V1 Media: In terms of these different electric utilities, did you find that some of them were further ahead or behind in terms of being “smart”? If so, why?
Burke: I can’t say I know all the utilities and the pace of their development, but one large entity that I think is particularly “smart” and is taking a leadership role is Southern Company, which owns Georgia Power, Alabama Power, Mississippi Power and Gulf Power. They have been extremely innovative, particularly in the telecom and automation side. They acquired wireless spectrum some years ago. They’re building out a private LTE network. From that network, they’re doing distribution automation as well as other plans to do automated meter infrastructure, and field-force automation and field-force communications. Many utilities look to them with envy of how they’ve been able to build a robust, private broadband network throughout their service territory and enable a lot of automation with standards based technology. So that has a broad ecosystem of support. They’re immune from the bankruptcy of small entities. I think they’re one of the leaders in this smart intelligent network development.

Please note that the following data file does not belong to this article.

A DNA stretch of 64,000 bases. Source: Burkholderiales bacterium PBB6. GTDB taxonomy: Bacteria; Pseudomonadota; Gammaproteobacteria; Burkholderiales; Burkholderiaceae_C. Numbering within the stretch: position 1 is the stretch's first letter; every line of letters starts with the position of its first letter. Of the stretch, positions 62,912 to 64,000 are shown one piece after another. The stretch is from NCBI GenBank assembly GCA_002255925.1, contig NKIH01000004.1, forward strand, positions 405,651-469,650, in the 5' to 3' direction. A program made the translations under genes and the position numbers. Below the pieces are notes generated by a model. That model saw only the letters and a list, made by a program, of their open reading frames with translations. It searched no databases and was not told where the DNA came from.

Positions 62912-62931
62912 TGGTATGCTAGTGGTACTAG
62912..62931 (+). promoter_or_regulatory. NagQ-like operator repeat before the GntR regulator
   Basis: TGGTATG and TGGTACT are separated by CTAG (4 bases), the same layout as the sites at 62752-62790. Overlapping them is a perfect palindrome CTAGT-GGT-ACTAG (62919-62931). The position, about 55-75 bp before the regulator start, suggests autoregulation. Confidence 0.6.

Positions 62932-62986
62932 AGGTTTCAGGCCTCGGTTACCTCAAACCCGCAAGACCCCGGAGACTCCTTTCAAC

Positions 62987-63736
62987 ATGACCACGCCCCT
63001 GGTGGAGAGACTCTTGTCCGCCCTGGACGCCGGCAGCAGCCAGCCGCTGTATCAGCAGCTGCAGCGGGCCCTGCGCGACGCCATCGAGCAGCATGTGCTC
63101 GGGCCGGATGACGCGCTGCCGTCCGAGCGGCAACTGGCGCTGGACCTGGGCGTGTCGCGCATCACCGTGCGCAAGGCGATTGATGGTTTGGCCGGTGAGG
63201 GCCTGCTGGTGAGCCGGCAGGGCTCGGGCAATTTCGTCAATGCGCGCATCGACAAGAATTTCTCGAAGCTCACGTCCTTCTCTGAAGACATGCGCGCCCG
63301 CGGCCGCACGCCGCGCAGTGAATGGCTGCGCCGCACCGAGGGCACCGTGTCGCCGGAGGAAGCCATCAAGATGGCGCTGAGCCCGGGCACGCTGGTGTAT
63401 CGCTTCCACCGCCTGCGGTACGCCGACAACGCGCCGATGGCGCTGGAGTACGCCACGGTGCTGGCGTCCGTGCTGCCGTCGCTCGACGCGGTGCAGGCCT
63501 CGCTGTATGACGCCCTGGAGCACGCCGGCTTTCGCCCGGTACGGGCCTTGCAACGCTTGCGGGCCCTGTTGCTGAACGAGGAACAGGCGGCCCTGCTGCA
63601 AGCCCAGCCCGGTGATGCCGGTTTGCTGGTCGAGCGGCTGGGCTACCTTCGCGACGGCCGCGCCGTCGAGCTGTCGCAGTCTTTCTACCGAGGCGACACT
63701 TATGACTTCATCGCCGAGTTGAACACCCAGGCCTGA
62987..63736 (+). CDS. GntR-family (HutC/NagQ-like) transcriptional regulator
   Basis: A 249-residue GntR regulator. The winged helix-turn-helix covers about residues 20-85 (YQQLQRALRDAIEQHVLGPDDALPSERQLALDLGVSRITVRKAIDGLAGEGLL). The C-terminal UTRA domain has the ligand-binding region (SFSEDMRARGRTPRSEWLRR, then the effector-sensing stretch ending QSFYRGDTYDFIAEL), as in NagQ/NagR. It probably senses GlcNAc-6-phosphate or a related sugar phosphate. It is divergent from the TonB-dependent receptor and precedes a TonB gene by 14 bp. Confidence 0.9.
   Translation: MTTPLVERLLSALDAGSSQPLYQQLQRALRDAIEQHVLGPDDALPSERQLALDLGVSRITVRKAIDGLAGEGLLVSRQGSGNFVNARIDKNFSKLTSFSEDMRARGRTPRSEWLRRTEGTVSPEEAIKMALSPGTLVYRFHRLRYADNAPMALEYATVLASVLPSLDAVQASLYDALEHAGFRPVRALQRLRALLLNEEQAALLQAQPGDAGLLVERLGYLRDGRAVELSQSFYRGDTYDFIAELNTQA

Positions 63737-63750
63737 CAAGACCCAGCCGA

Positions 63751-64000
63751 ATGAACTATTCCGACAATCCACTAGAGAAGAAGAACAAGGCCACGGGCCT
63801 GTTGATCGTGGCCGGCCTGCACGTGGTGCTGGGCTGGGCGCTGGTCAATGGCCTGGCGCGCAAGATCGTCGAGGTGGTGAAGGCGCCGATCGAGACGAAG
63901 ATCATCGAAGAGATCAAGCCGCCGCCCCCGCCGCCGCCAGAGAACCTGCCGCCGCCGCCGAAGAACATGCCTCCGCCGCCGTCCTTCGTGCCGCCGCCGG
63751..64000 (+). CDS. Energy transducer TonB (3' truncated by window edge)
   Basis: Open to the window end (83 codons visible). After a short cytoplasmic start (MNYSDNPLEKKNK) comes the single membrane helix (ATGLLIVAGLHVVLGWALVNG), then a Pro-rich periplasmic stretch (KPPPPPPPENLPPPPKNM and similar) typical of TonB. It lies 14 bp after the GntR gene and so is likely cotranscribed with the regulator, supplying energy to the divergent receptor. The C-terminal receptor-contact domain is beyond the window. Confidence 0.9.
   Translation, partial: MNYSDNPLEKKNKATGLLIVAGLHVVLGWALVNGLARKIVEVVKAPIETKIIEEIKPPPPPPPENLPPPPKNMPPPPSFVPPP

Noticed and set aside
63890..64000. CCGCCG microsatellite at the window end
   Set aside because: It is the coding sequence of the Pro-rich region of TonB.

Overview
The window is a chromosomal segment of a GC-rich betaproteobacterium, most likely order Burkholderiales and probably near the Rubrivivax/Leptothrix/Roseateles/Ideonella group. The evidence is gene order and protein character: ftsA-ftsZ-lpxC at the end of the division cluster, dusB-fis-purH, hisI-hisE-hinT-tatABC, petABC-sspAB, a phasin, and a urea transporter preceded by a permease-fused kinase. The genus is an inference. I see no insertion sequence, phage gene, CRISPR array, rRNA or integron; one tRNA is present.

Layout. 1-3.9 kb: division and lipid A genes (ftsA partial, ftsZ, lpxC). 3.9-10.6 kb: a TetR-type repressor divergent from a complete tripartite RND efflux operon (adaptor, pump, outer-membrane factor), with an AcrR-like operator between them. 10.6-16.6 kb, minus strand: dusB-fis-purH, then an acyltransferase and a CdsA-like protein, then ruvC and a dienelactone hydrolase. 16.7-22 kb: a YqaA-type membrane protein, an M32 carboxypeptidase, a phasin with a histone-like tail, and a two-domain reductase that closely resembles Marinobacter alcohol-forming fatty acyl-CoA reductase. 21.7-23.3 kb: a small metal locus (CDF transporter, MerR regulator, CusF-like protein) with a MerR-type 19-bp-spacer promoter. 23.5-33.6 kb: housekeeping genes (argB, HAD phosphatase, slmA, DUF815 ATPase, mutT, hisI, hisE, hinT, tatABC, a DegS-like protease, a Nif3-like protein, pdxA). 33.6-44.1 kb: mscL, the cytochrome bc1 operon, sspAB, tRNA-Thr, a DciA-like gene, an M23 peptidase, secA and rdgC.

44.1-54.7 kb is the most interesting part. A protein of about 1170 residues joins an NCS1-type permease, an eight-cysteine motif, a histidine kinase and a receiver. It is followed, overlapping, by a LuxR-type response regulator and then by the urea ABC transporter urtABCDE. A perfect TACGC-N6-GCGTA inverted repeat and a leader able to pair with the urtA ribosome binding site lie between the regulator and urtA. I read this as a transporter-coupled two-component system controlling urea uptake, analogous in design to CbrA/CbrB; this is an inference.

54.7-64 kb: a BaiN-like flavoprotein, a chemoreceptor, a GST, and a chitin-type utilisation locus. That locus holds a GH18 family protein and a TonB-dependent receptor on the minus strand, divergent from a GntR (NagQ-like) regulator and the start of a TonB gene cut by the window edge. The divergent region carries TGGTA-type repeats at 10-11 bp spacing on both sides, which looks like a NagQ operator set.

V1 Media: What are some of the major difficulties that utilities will face in the next five years, and what might be some longer-term challenges beyond five years?
Burke: In the next five years, utilities have several challenges they’re facing; some of which are not of their own making and are out of their control. One of the challenges they’re facing is the increasing requirement for cybersecurity throughout their service territory–not only cybersecurity, but also physical security. That involves things such as video surveillance of transmission substations or principal facilities and then also involves the implementation of automated metering infrastructure and distribution automation. Just huge amounts of data. Then how do you store the data, and then how do you leverage machine-to-machine learning and artificial intelligence and Big Data analytics to benefit from all that data?